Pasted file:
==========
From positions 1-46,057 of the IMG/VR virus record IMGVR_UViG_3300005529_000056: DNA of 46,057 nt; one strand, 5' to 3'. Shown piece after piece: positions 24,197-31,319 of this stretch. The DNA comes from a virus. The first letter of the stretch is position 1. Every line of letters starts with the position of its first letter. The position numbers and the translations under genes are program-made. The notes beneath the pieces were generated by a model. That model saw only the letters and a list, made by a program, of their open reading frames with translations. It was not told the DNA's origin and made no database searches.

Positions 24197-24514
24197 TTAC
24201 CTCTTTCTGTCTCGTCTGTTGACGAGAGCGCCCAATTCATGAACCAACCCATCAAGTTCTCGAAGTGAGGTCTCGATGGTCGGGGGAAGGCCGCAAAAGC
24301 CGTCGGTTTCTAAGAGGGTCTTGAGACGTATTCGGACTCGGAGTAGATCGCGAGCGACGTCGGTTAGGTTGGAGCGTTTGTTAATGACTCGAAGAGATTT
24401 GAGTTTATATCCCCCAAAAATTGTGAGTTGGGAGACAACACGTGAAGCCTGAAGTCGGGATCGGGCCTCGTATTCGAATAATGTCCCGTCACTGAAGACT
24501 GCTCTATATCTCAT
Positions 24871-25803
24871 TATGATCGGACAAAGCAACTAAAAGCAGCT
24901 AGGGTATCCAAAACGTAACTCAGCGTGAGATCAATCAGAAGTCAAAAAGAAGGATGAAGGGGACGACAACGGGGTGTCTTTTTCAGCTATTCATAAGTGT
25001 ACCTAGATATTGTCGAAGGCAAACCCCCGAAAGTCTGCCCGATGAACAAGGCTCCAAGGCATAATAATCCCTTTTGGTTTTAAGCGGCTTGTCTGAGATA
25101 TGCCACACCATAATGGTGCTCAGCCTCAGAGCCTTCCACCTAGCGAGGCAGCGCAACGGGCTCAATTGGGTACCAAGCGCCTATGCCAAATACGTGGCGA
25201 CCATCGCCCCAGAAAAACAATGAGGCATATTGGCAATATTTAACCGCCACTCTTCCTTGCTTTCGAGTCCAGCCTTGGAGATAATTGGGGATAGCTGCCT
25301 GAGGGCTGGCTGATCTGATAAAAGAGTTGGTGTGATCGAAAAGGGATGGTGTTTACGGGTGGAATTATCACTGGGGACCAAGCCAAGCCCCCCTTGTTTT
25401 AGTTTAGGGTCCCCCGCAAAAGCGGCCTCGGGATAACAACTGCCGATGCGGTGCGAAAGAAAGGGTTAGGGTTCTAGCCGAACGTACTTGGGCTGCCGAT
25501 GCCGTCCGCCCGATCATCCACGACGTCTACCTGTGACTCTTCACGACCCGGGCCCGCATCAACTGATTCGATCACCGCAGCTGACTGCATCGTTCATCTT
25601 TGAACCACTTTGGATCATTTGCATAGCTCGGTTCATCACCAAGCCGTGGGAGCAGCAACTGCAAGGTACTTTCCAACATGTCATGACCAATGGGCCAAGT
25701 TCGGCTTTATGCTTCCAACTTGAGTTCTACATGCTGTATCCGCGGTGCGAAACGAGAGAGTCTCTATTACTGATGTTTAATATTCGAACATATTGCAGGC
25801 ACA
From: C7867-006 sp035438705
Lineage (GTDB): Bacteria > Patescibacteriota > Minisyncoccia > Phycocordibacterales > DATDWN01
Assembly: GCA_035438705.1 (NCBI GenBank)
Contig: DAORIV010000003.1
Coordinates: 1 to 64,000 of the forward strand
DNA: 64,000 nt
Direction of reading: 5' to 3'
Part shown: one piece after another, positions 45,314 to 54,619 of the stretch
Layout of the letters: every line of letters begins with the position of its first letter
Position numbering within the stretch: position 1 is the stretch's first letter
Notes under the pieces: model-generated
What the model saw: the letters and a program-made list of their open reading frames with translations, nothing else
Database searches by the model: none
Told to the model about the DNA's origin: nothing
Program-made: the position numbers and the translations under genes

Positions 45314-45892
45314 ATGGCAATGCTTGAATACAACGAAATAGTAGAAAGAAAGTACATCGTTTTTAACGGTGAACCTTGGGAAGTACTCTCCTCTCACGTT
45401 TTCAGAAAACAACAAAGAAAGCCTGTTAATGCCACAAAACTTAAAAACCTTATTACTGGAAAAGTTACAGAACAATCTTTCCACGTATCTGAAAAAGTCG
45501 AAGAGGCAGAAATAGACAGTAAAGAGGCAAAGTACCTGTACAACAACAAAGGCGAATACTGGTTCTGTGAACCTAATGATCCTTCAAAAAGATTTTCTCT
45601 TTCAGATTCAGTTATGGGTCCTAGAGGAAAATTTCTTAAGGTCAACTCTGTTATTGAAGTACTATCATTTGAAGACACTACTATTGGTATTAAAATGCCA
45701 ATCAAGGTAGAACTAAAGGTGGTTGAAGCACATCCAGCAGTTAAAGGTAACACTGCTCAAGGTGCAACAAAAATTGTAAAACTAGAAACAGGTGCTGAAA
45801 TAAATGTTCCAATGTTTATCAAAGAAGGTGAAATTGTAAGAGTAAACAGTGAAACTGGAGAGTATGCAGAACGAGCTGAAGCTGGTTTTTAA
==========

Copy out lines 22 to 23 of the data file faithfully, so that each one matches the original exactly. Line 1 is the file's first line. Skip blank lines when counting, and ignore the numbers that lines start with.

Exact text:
Assembly: GCA_035438705.1 (NCBI GenBank)
Contig: DAORIV010000003.1